Taking a look the design, it doesn’t look like a traditional gaming monitor. It’s clean and simple with minimal bezels, so it fits in a work setting. Regrettably, the build quality is not the greatest as it’s mostly made out of plastic. However, I do like the matte finish at the back. The stand is also poorly built, especially when compared to the TUF monitor from ASUS that we checked out recently. The monitor definitely exhibits wobbling when you’re touching it in any way, so I would highly recommend throwing this onto a third-party VESA mount bracket, which thankfully this monitor supports.

Something else I should mention is that there are no cable management channels integrated into the stand, which is really disappointing. Also, I’m not really a fan of the angle guide printed on the base, I would have preferred if it just wasn’t there. That being said, the PX7 Prime is flexible when it comes to maneuverability, you can adjust the height, pivot, and rotate the panel 90 degrees. That flexibility is good, but playing around with that stand is a pain. It is really is the worst stand that I’ve ever encountered on a monitor.

The I/O consists of an audio out, two DisplayPort 1.4, one HDMI 2.0, and one USB 3.0 port that can only be used to update the firmware, so you can’t use it for peripherals or other I/O devices. Also keep in mind that in order to achieve 165Hz you will need to use one of the DisplayPorts. I appreciate the fact that Pixio has labeled them for the customer.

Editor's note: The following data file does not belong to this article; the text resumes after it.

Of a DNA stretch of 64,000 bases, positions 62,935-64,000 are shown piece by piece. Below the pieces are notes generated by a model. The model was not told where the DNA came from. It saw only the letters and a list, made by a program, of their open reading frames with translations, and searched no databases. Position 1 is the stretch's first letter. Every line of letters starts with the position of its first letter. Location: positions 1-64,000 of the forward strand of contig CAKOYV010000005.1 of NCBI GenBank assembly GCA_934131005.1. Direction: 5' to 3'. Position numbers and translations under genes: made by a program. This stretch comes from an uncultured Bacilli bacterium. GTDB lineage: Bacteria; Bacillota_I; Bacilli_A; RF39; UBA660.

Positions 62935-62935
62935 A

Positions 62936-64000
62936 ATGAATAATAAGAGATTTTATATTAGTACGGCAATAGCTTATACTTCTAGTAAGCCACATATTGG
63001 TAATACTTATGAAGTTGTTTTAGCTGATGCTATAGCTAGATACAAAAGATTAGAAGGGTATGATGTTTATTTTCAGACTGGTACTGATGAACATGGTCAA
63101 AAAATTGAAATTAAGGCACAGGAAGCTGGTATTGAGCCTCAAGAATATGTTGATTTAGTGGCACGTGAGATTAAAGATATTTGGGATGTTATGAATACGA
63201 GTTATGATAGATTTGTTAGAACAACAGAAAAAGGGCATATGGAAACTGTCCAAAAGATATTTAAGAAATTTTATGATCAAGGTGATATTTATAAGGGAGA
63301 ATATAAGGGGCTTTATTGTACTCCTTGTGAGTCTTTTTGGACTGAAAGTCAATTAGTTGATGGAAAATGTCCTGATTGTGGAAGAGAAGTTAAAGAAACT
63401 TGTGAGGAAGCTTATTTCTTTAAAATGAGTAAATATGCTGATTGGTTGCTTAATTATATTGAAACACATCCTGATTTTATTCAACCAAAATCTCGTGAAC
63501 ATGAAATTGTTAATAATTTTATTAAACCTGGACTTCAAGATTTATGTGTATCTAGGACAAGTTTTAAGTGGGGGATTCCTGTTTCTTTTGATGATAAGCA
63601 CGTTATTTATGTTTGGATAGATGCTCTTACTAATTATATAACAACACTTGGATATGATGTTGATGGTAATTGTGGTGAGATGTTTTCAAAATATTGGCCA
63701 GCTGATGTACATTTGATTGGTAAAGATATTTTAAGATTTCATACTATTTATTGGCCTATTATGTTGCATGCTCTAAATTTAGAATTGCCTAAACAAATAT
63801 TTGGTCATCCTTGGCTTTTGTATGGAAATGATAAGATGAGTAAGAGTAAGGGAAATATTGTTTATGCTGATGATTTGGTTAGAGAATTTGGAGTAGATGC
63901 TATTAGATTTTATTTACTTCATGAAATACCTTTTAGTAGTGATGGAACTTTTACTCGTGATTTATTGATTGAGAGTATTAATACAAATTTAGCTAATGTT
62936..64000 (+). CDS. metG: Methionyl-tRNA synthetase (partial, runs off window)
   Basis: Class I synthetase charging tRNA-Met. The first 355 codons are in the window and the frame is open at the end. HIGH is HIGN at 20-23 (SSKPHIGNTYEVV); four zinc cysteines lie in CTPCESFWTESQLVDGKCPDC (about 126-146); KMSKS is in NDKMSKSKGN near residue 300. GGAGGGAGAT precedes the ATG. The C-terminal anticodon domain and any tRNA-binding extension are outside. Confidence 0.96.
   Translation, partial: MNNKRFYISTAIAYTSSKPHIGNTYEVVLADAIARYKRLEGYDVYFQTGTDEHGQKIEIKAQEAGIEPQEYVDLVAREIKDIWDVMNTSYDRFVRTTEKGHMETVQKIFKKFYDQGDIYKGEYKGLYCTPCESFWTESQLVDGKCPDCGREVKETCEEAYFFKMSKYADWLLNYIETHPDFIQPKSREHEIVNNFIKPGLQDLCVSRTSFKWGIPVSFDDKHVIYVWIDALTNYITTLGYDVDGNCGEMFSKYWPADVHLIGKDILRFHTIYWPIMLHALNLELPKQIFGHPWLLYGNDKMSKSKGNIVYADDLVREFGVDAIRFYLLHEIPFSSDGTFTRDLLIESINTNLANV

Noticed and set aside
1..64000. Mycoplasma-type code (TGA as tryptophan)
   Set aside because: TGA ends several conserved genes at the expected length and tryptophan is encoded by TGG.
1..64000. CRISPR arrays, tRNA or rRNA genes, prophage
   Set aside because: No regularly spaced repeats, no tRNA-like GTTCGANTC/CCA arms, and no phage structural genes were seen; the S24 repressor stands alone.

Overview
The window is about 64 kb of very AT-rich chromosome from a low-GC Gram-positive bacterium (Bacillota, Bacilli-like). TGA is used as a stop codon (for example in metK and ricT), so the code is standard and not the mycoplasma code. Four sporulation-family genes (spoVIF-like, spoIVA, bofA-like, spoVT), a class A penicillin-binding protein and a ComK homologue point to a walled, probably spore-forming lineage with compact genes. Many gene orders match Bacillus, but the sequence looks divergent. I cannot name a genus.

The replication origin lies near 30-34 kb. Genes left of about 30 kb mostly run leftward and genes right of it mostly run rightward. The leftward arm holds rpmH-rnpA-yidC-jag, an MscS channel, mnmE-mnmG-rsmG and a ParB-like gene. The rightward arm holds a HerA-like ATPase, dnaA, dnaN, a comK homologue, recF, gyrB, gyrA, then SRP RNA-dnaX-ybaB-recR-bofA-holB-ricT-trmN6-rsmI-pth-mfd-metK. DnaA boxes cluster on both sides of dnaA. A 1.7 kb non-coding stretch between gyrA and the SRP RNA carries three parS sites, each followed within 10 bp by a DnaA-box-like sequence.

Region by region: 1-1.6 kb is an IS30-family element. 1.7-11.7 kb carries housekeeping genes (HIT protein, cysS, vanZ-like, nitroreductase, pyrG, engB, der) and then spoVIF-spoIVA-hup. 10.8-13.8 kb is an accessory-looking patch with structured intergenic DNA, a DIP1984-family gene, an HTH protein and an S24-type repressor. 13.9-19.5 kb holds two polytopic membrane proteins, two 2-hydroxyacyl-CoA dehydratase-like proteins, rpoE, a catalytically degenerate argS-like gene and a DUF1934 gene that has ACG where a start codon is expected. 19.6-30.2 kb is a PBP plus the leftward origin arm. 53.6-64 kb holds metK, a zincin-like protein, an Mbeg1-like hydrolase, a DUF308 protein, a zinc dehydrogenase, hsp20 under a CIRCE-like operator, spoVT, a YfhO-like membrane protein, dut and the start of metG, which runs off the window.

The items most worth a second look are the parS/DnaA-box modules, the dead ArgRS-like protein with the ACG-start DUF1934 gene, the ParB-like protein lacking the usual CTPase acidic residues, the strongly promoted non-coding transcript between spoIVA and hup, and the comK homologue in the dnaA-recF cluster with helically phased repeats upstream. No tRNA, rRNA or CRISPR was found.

Getting to the OSD is pretty straightforward, you simply use the joystick on the back of the monitor to navigate through the UI and adjust things like brightness, contrast, colour, and picture modes. There are some additional controls as well, for example you can turn on dynamic contrast ratio (DCR) which adjusts the contrast depending on what’s the on screen. Let’s talk about the picture modes for a second, most monitors these days have an sRGB mode, which I usually use, but this one only has standard, FPS, RTS and MOBA. Of all of those, standard was the closest to what I was looking for, but it still felt like some colours were oversaturated. There’s also a response time setting which controls monitor overdrive. At the high setting you will get the best response times, but moving image quality will suffer because of overshoot. If you need to enable FreeSync you can find that option in the Other tab, plus you can enable HDR as well.